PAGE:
While thousands of Connecticut household can expect to receive a big federal stimulus check in just a few weeks, some of its poorest will wait longer, get short-changed — or get nothing at all.
Advocates for the poor say the public and private sectors here must be ready to catch those who might fall through the cracks.
“This emergency has revealed the divide that goes beyond the haves and the have-nots,” said Steven Hernandez, executive director of the state Commission on Women, Children, Seniors and Equitable Access for All. “There are too many people working behind the scenes contributing to the wealth and prosperity of this state. If we can’t serve them in peacetime, we certainly can’t help them when we’re battling a pandemic.”
According to Pew Charitable Trusts, roughly 120,000 undocumented immigrants, who lack a Social Security Number — and therefore the ability to receive any stimulus check — live in Connecticut.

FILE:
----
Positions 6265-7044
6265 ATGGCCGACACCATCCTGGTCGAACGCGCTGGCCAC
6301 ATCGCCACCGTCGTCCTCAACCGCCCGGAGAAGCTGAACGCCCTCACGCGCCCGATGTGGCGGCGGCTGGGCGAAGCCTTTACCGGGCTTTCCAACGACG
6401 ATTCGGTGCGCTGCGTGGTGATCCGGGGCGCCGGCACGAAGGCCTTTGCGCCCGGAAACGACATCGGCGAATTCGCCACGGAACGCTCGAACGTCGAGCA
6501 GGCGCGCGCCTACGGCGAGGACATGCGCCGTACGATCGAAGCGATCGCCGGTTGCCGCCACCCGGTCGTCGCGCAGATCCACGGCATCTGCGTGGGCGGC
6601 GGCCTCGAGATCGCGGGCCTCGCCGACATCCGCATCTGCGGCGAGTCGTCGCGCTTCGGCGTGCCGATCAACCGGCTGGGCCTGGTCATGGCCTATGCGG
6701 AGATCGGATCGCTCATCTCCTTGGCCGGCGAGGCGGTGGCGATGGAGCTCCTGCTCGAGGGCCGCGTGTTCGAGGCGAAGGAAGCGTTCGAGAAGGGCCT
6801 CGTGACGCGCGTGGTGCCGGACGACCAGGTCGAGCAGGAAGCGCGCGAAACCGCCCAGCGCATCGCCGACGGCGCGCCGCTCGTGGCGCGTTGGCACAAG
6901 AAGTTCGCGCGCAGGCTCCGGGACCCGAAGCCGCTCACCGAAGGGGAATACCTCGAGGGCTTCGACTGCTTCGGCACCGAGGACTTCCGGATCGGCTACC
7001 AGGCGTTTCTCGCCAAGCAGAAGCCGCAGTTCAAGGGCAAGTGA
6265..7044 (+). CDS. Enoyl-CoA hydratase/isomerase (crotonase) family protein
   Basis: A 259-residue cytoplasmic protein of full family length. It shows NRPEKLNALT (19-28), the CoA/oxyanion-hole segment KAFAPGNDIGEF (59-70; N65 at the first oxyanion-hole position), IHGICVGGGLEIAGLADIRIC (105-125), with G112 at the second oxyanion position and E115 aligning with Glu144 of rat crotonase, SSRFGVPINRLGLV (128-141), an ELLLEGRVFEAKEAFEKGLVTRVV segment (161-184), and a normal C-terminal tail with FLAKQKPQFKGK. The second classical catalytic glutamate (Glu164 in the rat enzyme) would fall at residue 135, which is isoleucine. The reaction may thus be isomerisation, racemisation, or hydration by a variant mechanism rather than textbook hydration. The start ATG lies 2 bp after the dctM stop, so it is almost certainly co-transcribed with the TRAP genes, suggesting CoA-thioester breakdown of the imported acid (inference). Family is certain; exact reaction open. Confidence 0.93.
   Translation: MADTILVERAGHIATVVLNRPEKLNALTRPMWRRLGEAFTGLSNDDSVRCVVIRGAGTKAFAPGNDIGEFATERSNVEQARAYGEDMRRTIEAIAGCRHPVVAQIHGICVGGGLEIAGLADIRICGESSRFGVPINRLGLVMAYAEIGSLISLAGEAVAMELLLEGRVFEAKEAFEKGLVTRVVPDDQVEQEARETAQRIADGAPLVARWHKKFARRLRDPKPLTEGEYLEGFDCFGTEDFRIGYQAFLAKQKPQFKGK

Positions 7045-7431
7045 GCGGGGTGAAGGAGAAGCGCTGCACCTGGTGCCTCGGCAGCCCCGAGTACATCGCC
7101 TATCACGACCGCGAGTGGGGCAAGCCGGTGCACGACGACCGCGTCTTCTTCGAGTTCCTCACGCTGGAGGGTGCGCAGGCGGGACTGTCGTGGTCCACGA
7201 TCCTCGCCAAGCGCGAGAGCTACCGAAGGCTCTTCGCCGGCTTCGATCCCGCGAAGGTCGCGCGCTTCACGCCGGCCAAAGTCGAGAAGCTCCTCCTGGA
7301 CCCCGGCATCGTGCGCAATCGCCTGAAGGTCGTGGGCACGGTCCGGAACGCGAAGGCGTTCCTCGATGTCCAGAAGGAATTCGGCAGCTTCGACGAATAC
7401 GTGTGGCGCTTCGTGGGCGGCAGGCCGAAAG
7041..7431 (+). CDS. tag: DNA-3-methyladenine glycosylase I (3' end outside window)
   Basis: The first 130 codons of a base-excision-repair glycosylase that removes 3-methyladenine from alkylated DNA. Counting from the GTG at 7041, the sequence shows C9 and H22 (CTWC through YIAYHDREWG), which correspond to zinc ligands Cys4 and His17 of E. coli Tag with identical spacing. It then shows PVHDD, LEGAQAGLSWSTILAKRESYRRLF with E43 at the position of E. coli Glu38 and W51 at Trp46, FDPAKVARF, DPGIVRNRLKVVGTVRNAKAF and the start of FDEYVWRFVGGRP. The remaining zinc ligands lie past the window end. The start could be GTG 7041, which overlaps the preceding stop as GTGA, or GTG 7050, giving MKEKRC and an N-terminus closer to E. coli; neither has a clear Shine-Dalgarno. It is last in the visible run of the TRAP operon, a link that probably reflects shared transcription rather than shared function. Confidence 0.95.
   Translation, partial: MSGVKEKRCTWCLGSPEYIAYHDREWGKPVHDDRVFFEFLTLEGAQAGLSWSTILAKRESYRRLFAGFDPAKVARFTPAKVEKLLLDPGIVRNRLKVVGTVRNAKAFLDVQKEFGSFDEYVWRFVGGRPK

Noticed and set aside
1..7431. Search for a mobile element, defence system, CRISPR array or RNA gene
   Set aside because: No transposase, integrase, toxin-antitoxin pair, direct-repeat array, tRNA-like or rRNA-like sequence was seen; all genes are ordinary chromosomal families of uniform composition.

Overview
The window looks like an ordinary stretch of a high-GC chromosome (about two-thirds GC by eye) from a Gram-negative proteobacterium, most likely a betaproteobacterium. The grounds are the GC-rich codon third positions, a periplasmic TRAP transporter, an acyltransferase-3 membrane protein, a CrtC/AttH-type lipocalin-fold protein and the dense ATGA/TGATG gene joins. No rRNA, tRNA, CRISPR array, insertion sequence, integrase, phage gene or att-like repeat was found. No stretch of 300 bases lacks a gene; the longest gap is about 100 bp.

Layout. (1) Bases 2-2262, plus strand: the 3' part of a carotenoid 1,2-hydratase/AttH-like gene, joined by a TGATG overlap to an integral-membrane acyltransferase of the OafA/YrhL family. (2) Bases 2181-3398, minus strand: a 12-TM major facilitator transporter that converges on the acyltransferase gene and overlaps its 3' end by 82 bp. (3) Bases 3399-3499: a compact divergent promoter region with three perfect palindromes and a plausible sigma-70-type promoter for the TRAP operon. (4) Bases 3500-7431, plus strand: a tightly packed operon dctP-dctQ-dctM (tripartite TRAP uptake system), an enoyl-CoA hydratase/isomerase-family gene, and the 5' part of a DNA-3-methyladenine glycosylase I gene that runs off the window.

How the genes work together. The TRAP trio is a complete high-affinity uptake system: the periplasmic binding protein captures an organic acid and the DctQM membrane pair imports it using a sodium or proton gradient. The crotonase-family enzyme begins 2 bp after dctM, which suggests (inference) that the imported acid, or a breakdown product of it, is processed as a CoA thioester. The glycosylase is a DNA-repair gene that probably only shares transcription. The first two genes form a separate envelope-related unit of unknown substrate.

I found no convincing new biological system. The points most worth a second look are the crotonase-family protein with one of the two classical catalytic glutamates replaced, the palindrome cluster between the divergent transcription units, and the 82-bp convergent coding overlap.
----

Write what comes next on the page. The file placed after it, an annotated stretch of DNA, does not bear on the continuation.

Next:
And Hernandez said many of them are working, contributing to the economy and to their households. For this group, advocates say, help will have to come from the state or not at all.
That may involve shoring up a private, nonprofit safety net that was already feeling the strain before the COVID-19 pandemic hit, said Emily Byrne, executive director of Connecticut Voices for Children, a New Haven-based public policy group.
“Nonprofits can play a critical role in supporting Connecticut residents without their having to fear being ‘outed,’” Byrne said. “Access to nonprofits allows residents to seek services privately, rather than in the public eye. … However, the nonprofit ecosystem was fragile before the COVID-19 crisis and is now dangerously close to collapsing.”
While undocumented immigrants may be hit the hardest, they aren’t the only group at risk….